Who are Cornell’s organ students? Part 2 Undergraduate Lide Forde, ’16: A Lifetime Love of the Organ.
Lide Forde received his BA in Economics from Cornell’s College of Arts and Sciences this past weekend. A hard-working member of the organ studio since his arrival at Cornell, he will be much missed as he goes on his way, moving now to New York City. He recently talked to us about himself and his organ studies at Cornell.
Anne Laver in concert, Friday April 8th, 8pm: Color and Variation in 17th-Century North German Organ Art.
POSTPONED TO MARCH 23rd. 17th-Century Music from the Spanish Netherlands at Midday
17th-century Iberian organ music might seem far distant, both geographically and aesthetically, from Netherlandish and North German music of the same period. And in many ways the shifting colors, impassioned rhetoric and strange bursts of dance rhythms in the music of Pablo Bruna and Francisco Correa de Arauxo seem to evoke a world utterly different to that of the great Amsterdam organist Jan Pieterszoon Sweelinck and his pupils. Yet Annette Richards's Midday Music recital on March 16th will trace some of the paths that linked these two realms.
Networking Keyboards, March 4-6: Liszt at the piano, Charles Burney’s Travels, and a visit to 17th-Century Italy
This weekend, March 4-6, we welcome Keyboard Networks, the Westfield Center’s graduate-student organized conference running from Friday afternoon to Saturday evening (https://westfield.org/conferences/keyboardnetworks/).
As part of the conference, and around its edges, there’ll be chances to hear Scottish pianist and musicologist Kenneth Hamilton talk about and play music by Liszt and Chopin (Friday, 8pm, Barnes Hall) – and also two opportunities for organ aficionados: Annette Richards and David Yearsley performing music from 18th-century Europe for four hands and multiple keyboard instruments (organ, harpsichord and fortepiano) in Barnes Hall at 8pm on Saturday, and, on Sunday evening at 5pm, Jonathan Schakel with guest violinist David Sariti playing music from 17th-century Italy in Sage Chapel.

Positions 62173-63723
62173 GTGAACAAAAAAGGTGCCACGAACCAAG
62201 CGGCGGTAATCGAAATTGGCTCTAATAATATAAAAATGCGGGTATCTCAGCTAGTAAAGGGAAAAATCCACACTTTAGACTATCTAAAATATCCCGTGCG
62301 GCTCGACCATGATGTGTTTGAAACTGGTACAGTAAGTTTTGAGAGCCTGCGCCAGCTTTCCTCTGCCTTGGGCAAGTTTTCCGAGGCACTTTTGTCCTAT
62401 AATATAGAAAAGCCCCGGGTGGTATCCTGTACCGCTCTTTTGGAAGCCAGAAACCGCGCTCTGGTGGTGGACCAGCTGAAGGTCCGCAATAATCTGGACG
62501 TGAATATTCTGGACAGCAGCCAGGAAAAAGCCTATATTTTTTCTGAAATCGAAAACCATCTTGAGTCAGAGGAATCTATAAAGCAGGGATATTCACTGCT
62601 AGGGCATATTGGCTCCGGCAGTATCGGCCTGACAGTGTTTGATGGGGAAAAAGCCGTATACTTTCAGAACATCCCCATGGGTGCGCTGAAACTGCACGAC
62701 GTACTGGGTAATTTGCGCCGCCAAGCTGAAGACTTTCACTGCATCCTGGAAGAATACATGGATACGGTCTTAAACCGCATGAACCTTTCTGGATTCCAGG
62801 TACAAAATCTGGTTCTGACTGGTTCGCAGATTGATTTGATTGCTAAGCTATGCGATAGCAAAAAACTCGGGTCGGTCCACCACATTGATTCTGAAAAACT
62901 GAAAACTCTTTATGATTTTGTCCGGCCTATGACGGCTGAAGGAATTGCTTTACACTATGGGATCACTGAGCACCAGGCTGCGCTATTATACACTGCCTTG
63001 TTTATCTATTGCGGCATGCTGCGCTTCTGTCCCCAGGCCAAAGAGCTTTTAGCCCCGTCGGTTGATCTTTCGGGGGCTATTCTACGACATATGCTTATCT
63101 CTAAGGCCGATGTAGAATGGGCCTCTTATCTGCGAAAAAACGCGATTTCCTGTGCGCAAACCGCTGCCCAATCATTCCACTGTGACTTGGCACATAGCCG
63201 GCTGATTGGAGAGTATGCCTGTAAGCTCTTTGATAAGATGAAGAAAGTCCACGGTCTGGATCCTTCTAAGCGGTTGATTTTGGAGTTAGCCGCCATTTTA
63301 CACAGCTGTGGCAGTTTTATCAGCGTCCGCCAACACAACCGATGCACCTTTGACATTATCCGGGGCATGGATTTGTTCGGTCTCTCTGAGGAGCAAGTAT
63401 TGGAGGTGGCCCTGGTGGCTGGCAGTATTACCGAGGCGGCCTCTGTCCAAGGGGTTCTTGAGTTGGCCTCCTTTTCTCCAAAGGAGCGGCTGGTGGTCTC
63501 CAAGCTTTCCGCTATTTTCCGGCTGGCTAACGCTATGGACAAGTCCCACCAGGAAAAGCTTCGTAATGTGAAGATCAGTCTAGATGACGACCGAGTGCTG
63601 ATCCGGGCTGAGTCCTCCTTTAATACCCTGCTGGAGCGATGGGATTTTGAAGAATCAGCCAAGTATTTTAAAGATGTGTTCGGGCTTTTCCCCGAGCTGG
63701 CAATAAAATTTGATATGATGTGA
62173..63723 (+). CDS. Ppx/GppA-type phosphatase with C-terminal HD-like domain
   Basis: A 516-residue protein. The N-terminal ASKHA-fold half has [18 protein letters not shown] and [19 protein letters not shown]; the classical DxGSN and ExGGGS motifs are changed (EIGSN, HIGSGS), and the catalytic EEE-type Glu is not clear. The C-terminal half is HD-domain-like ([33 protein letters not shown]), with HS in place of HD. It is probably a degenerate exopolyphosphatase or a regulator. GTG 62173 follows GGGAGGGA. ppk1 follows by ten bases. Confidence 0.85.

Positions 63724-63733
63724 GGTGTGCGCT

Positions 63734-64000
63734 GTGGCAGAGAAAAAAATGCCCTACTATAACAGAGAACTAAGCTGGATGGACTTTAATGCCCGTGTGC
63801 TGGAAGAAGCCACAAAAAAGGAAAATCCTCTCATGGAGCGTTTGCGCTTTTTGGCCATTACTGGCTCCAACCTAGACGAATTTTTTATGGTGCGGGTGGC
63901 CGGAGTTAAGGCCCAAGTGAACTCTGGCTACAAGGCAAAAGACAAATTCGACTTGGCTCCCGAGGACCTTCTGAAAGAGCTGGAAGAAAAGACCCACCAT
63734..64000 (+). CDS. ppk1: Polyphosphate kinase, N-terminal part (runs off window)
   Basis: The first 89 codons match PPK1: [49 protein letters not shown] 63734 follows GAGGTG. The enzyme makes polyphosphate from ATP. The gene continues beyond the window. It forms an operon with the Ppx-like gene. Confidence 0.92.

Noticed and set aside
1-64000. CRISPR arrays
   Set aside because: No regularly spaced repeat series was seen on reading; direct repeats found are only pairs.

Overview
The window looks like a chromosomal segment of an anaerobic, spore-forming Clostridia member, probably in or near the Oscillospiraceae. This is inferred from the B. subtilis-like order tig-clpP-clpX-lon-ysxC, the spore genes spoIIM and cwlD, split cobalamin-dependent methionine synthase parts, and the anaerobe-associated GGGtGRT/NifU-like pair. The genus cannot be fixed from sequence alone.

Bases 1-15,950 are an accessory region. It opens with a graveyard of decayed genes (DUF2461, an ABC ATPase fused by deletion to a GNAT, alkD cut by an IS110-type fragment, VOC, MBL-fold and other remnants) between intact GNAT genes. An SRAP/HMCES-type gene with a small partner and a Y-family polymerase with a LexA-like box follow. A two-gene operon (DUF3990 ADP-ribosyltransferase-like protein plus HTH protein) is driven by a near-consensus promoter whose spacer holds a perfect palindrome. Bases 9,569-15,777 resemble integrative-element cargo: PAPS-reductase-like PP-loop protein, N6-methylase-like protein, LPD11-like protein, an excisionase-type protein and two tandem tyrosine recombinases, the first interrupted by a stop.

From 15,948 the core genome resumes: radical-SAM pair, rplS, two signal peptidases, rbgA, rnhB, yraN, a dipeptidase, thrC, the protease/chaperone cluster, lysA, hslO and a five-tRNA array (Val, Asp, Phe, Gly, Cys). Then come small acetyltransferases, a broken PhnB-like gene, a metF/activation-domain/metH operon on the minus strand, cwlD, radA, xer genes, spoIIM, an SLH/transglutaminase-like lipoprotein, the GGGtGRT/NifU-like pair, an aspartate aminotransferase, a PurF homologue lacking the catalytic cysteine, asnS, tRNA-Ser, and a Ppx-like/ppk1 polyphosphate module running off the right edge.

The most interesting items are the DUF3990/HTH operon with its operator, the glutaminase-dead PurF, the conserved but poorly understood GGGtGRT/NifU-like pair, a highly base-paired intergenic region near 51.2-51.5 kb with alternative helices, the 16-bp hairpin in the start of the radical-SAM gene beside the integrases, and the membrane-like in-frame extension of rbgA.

Who are Cornell’s organ students? Part I Graduate student Matthew Hall: Home-made Clavichords, Grandma’s cookies, and the Cornell Baroque Organ
This Friday evening, February 5th, two of Cornell’s advanced organ students, Matthew Hall and Jonathan Schakel, will give a clavichord recital in the salon-style environment of the A. D. White house. They’ll be playing music by Johann Sebastian and Carl Philipp Emanuel Bach on a clavichord that Matthew himself has recently built. The evening promises to offer an intimate glimpse into 18th-century private music-making, on the instrument praised especially by members of the Bach family (and their followers) as the ultimate vehicle for musical expression. I asked Matthew recently about organs and clavichords, about combining performance with scholarship, and about why he chose Cornell as the place to work for a Ph. D. in musicology.
Spring 2016 recital series begins: Bach (and others) on the Baroque Organ
The spring line-up of organ recitals and recitalists at Cornell is as wide-ranging as ever. The series begins on Saturday, January 30 at 8pm with University Organist Annette Richards on the Baroque organ in Anabel Taylor Chapel. Her program includes masterpieces by J.S. Bach alongside the works of the Dutch and German masters Bach himself admired and studied.
"The Orchestral Organ": a recital by Matthew Hall
In the early 18th century, J. S. Bach and his contemporaries explored the way the organ, the "Instrument of Instruments" was a great ensemble unto itself, a one-man orchestra on which organists could play Vivaldi concertos, Corelli chamber sonatas, or verbatim transcriptions of cantata movements for solo voice with obbligato accompaniment. On Friday, October 2nd, at 8:00 PM organist, harpsichordist and Ph. D. candidate in musicology Matthew Hall will take his lead from those earlier organists and, inspired by the Anabel Taylor organ, will create a program largely made up of his own arrangements and transcriptions. Music-making of this kind, which involves knowledge, skill and nerve –a willingness to react to the instrument and to the audience, to improvise and, perhaps even, to bluff a little –is crucial to the organist's art. As Matthew writes in his program notes (read on!), the instrument itself is crucial, and the Cornell Baroque organ could provide no better tool, yet the organist, doing her job wherever it takes her, must be able to make music on much more humble machines;and what matters is that the music, even the works of those great (long-dead) Baroque composers be live, alive, lively: for Matthew "Their music is not the goal but a starting point for me to make music like them, to make music like theirs."